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Domino's Pizza (DPZ) is riding against the strategic traffic, using its own resources to deliver the goods to customers and avoiding use of the food-delivery apps.

CEO Ritch Allison told The Wall Street Journal that the Ann Arbor, Mich., chain prefers to keep delivery in-house because of the profit it loses to the third-party services' commissions plus the risk to the company's reputation that arises when customers complain.

Just last Tuesday, the No. 1 worldwide pizza chain based on sales said that to speed its delivery it would expand the use of electric bikes to deliver its food in Baltimore, Houston, Miami and Salt Lake City.

In addition to seeing higher sales at stores testing the use of e-bikes, Domino's said it would be able to reach more potential employees, among people who don't have cars or driver's licenses.

At the end of the second quarter, Domino's operated 16,300 stores in 85 countries.

Another company that is resisting the delivery apps is Jimmy John's Gourmet Sandwiches of Champaign, Illinois, with 2,800 stores, the Journal reported.

Restaurants have been pushing back against the delivery apps, demanding fees lower than the 25% or 30% norm.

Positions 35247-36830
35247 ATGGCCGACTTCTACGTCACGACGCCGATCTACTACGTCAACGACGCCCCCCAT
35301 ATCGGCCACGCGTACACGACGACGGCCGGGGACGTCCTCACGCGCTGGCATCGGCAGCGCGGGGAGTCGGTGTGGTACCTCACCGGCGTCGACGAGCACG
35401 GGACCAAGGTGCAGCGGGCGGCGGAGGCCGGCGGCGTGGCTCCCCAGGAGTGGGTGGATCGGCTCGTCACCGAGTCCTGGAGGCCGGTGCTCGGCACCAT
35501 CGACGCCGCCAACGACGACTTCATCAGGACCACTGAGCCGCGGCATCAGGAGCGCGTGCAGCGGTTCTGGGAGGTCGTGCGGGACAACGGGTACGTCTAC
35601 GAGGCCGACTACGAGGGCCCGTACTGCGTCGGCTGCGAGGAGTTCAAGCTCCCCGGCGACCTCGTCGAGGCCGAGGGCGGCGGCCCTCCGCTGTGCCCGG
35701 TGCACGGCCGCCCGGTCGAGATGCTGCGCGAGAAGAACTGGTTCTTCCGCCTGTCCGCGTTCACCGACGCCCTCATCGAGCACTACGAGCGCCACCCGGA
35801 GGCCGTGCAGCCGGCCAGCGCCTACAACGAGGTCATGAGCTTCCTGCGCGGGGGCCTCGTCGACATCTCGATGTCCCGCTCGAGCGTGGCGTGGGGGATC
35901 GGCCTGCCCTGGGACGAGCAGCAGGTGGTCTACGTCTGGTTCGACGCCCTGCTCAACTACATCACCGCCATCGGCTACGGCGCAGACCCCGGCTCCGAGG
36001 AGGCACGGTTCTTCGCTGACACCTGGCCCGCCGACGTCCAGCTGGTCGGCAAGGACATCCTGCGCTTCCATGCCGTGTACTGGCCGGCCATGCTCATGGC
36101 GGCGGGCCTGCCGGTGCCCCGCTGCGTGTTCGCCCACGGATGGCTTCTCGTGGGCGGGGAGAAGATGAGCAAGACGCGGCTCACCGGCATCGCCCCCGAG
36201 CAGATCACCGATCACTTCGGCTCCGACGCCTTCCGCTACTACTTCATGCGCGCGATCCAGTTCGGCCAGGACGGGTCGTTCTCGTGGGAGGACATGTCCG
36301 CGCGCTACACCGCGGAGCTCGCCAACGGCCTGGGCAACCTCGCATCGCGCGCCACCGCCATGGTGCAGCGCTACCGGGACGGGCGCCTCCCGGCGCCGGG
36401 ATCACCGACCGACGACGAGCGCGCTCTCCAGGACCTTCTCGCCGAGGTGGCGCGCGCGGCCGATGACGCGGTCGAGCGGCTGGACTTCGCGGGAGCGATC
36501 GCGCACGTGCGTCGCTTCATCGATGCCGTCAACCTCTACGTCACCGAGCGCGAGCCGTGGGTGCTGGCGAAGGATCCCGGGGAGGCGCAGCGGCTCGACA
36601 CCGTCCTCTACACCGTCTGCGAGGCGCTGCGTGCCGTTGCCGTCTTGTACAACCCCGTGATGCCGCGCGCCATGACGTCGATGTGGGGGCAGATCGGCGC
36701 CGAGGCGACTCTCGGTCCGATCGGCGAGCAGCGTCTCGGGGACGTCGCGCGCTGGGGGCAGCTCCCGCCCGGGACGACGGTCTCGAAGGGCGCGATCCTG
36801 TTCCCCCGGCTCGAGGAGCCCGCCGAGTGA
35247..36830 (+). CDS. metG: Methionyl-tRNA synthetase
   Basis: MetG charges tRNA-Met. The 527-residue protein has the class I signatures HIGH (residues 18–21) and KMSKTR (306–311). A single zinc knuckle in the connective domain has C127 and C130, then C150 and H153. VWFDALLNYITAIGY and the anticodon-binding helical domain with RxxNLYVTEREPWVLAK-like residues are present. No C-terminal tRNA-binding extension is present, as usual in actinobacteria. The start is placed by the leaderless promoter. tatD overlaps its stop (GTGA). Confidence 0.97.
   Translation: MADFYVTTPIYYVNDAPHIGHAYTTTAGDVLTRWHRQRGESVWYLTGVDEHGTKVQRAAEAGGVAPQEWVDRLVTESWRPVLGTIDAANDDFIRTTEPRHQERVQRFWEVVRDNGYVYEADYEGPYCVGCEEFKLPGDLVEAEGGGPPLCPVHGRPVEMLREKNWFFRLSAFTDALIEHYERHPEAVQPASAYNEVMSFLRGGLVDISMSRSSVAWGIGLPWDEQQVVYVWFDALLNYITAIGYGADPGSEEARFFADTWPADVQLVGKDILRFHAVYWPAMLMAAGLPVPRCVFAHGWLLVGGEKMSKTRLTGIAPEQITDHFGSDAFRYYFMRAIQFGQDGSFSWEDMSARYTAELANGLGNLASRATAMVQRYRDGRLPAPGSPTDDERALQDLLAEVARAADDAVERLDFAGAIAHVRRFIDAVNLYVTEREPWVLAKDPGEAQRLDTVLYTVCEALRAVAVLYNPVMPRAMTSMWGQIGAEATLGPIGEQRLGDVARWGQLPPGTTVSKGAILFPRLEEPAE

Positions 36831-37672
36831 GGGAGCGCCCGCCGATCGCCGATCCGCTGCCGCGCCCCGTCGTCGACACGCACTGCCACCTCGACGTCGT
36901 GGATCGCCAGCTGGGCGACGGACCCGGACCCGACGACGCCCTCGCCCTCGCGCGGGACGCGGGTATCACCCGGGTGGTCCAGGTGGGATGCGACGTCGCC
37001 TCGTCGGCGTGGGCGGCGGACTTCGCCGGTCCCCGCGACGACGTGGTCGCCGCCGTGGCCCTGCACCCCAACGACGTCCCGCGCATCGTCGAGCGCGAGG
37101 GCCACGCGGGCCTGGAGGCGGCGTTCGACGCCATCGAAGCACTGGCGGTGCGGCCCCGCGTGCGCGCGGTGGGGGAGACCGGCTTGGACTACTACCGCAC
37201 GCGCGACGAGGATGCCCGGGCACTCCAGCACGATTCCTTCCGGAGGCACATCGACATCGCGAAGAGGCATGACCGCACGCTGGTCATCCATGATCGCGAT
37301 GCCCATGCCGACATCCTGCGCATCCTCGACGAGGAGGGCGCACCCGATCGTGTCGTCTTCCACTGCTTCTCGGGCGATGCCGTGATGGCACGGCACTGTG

At the same time, Papa John's (PZZA) and Yum Brands' (YUM) Pizza Hut have said that using the third-party delivery services like Grubhub, DoorDash and PostMates has given them access to newer markets and brought in more sales at peak times, the paper reported.

Shake Shack (SHAK) early this month said it would use Grubhub undefined for nationwide delivery.

The food-delivery services were mixed on Monday. Grubhub was up 1.6% at $60.90, and Uber (UBER) , which operates Uber Eats, fell 1.8% to $34.61. Domino's slipped 1.3% to $232.02. 

DoorDash and Postmates are closely held. Bloomberg reported in February that Postmates had filed confidentially with the Securities and Exchange Commission to go public. Sources recently told TechCrunch that Postmates would unveil its initial public offering documents in September, on track for an IPO this year.